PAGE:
General Motors has made a full exit from the country after the last of its Chevrolets were handed over to consumers last month, while Tata Nano saw its worst-ever sales in September clocking just 124 units.
Twenty-two years after selling its first locally built car in India, General Motors has made a full exit from the country after the last of its Chevrolets were handed over to consumers last month.
Dealers of General Motors (GM) were engaged in liquidating their inventory since May this year, which is when the US-headquartered company announced a total exit from India while also stating that it will now focus only on exports.
As per the earlier announcement, General Motors would continue to sell Chevrolet cars till the end of 2017 in order to help its beleaguered group of dealers clear up their inventories.
However, with dwindling sales its dealers were forced to offer huge discounts to get rid of the stock. Globally, GM is rerouting focus to China where it is the second largest car maker behind Volkswagen.
Despite several attempts, the company failed to get a foothold in the Indian car market with the exception of a few models such as Opel Astra, Chevrolet Beat and Cherolet Tavera bringing in volumes.
Last month also marked the sale of GM’s first car plant in India to Morris Garages (MG), a subsidiary of China’s largest car maker SAIC, which has promised to invest Rs 2,000 crore in the facility. The plant in Gujarat's Halol, which GM set up with help from Hindustan Motors, will start producing cars again in 2019.
Meanwhile, Tata Nano saw its worst-ever sales last month clocking just 124 units even as stakeholders' concerns mount over its economic viability. The loss-making car’s previous low came in June when it sold 167 units.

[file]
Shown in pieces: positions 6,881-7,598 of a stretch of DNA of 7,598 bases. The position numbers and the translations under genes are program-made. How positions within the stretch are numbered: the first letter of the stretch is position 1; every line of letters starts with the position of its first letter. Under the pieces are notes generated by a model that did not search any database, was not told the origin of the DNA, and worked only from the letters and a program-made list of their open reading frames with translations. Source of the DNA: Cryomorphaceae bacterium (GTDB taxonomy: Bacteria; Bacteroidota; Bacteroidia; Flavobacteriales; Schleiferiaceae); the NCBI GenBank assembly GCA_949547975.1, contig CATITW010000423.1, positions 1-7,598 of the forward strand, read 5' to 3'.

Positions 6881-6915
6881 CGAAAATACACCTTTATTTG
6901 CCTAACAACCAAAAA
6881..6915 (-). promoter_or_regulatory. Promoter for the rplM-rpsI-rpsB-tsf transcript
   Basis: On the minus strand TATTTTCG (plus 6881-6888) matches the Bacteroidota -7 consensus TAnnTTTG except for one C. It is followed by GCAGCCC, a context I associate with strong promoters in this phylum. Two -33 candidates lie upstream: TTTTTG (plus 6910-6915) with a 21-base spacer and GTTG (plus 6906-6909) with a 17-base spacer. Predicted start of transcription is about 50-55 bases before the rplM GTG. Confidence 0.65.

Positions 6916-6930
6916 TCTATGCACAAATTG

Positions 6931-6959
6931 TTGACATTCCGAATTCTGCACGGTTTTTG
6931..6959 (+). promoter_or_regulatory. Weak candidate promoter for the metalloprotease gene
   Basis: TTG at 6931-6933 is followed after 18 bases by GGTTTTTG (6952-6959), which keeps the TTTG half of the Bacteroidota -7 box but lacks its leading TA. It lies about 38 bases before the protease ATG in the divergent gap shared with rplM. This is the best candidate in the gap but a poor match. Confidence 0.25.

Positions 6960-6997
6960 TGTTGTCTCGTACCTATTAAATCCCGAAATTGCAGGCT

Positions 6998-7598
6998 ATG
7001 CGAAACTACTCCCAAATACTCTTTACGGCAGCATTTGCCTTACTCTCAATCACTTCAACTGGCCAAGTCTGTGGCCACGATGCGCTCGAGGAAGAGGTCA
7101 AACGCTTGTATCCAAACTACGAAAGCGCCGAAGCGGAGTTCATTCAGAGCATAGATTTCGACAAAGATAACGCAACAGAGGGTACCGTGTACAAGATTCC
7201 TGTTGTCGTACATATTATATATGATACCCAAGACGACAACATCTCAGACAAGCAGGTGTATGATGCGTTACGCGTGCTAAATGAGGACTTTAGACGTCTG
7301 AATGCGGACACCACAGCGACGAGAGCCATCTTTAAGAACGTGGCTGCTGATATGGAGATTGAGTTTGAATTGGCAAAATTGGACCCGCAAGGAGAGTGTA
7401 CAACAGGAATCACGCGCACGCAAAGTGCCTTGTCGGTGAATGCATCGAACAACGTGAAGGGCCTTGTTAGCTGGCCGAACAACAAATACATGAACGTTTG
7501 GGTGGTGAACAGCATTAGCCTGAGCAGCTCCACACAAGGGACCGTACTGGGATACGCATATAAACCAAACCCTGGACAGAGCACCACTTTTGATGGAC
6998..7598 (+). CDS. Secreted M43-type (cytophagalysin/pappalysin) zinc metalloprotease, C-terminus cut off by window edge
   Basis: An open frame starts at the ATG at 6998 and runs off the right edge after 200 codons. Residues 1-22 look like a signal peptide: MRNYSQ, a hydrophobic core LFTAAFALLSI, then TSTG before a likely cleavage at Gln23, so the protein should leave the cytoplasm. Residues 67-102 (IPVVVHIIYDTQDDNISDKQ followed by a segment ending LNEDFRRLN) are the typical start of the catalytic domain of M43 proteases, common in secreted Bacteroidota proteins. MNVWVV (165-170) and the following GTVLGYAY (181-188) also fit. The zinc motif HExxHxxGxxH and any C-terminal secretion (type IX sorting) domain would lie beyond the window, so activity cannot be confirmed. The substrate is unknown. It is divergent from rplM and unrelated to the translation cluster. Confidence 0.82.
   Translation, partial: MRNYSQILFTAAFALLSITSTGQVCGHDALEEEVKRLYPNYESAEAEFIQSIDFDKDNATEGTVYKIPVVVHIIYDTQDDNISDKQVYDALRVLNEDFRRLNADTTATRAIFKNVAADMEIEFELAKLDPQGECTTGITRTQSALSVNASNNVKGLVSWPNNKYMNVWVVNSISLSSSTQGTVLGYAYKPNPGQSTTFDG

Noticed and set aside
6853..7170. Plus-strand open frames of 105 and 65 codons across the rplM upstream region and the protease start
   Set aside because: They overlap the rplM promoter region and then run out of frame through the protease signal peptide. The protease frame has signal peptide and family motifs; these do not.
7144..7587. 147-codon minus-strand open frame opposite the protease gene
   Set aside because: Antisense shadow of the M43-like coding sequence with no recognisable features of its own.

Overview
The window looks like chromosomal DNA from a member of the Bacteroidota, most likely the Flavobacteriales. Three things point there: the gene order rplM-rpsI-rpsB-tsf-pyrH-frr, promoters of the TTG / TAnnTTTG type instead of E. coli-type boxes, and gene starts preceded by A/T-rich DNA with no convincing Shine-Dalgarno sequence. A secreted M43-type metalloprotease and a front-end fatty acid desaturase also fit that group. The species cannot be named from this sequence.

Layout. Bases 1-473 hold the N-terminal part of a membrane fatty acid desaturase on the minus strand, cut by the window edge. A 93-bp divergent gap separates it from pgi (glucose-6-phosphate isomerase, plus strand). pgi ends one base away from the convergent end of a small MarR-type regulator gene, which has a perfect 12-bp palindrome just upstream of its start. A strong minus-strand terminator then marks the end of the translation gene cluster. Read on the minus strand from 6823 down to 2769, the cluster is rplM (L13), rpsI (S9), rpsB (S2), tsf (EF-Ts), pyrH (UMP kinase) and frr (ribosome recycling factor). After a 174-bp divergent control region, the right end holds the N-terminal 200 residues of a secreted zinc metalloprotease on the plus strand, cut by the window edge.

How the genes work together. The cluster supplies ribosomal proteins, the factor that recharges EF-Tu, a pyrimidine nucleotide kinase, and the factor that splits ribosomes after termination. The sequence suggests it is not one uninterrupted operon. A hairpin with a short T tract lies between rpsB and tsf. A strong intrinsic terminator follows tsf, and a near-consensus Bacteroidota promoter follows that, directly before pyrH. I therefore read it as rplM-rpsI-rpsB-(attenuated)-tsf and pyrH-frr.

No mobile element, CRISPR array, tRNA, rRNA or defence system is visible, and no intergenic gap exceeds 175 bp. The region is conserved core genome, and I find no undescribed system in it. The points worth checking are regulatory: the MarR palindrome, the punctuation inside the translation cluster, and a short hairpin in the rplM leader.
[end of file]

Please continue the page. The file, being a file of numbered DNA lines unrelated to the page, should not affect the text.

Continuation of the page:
During the six months ended September, the mini car saw sales slump to just 1,436 units much lower than what Mercedes-Benz clocked with the E Class, the highest-selling luxury car in India.
While Tata Motors has reengineered its Nano-producing Sanand plant in Gujarat to accommodate other models such as Tiago and Tigor, the company has shared no definite timeline of phasing out the struggling car.
Tata’s next generation models such as Tiago, Tigor, Hexa and Nexon make up more than 80 percent of its monthly volumes. Older and low volume products such as Nano, Indica, IndiGo and Sumo may be pulled out from the market given the company’s focus on new models built using two all-new platforms.
Tata Motors Chairman N Chandrasekaran in a recent interview said that losses on the Nano are minuscule (about 4 percent) and keeping the product under continuous production will not entail significant investments.
India has adopted its first vehicle crash test norm since October 1, 2017 for new models. Existing models will have to be upgraded to meet those norms from October 1, 2018. Tata Motors has refused to comment if the Nano will meet those norms.
The company has not been able to pull the plug on the Nano or the Indica for unexplained reasons. Both cars, separated by a decade, have seen close involvement of Chairman Emeritus Ratan Tata.Recent reports stated that the Nano could get a new lease of life with the addition of an electric motor. However, plans have been afoot to have an all-electric Nano since the past several years.